MLBits: Bunting in a Perfect Game, Freeman at 3B, Thames Regression, McCutchen's Back, More

Social Navigation

MLBits: Bunting in a Perfect Game, Freeman at 3B, Thames Regression, McCutchen’s Back, More

Chicago Cubs

Today’s been a busy day, hasn’t it?

The Cubs have sent Kyle Schwarber to the Minor Leagues and Jason Heyward to the disabled list, while recalling Dylan Floro to bolster the bullpen and promoting Mark Zagunis to cover some reps in the outfield. They also announced a flurry of draft pick signings, to boot. Crazy day.

But, as always, there’s other news from around the league to discuss, too. So let’s step away from the Cubs (at least directly) for a minute, and see what else is going on.

  • As I’m sure you know by now, a home run surge has taken the league by storm since late 2015 up until today. While some have suggested that the spike in long balls is do to a change in the composition of the baseball itself, the league has denied this over and over. In any case, if rates continue as they have (and heat up as summer continues like they usually do), we can be staring at a 50% increase in dingers since the 2014 season. And, before you do any math, yes that would set a record for most homers in an MLB season (by about 500). Commissioner Manfred continues to deny that he has any explanation for the sudden spike in homers – including the possibility of renewed PED issues – though he’s understandably and admittedly vexed by a lack of answers.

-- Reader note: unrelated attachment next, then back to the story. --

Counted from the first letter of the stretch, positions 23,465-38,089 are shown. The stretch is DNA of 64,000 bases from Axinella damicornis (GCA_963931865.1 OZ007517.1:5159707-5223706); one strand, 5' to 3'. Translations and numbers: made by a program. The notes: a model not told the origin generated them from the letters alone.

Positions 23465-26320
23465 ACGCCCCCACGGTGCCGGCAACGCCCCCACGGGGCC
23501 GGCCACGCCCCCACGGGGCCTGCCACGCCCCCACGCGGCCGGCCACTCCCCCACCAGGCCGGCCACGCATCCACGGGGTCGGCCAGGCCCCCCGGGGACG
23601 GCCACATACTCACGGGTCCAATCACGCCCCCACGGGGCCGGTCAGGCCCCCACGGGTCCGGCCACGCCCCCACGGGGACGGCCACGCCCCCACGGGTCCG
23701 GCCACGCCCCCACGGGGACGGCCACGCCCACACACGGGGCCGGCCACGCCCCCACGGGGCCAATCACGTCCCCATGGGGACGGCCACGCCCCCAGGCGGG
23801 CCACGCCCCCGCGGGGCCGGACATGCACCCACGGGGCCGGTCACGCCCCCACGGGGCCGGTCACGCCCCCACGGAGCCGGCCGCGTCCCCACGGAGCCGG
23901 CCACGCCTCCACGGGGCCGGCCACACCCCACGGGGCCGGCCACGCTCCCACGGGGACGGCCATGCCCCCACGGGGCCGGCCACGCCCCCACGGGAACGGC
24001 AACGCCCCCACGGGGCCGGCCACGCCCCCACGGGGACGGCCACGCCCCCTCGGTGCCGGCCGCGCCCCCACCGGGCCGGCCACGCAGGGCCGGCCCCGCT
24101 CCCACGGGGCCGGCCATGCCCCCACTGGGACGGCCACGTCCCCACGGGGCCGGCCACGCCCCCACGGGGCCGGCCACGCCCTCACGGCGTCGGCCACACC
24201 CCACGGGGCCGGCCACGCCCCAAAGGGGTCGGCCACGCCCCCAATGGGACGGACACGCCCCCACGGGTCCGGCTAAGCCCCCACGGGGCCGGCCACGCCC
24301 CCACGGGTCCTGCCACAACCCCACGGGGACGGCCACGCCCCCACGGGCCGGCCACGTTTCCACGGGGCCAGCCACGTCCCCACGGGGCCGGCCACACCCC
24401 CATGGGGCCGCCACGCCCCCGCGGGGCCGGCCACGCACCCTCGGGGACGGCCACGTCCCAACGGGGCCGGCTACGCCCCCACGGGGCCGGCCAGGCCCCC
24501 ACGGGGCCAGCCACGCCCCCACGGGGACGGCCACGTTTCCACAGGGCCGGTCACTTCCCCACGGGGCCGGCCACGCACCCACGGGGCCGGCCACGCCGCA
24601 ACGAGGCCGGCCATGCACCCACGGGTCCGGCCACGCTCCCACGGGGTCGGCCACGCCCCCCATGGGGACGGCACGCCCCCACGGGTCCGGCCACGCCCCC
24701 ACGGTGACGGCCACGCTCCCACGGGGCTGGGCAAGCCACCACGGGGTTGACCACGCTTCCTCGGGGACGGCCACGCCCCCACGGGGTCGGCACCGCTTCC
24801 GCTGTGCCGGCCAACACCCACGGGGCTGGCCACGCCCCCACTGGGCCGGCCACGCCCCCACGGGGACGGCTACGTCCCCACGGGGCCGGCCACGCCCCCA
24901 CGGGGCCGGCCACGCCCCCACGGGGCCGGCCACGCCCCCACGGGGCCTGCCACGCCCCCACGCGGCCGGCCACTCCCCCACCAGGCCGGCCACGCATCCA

• Freddie Freeman is soon returning from the disabled list after having not played in a game since May 17, but to which position will he return? In his absence, the Braves acquired first baseman Matt Adams from the Cardinals, and he’s been really good: .294/.346/.647 (148 wRC+). Apparently, Freeman is open to the possibility of switching to third base to accommodate Adam’s bat in the lineup and it sounds like it’s actually going to happen. “If I can move to third, then I’ll do that,” Freeman said. “If I can move back into the middle of the lineup with what the guys have been doing, I think we could have a pretty special last couple months.” Braves Manager Brian Snitker is reportedly on board, so get ready for a new-look Freeman at third.